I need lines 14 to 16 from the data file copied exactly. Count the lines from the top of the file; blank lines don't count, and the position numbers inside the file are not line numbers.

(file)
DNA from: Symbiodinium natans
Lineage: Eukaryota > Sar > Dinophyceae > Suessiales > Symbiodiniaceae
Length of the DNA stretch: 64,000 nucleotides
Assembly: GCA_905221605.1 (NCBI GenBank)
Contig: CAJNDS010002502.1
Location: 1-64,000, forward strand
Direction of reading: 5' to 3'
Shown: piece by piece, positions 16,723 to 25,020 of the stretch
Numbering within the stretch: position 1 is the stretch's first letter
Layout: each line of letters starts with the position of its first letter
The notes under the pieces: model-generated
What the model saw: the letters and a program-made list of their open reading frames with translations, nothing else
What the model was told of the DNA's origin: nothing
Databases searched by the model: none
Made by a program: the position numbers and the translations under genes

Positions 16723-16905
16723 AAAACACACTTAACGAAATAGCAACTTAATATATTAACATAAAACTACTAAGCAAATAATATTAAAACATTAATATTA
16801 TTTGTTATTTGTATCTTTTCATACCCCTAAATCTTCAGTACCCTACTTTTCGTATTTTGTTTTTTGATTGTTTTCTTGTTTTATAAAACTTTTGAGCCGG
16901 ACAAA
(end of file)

Databases searched by the model: none
Made by a program: the position numbers and the translations under genes

Positions 16723-16905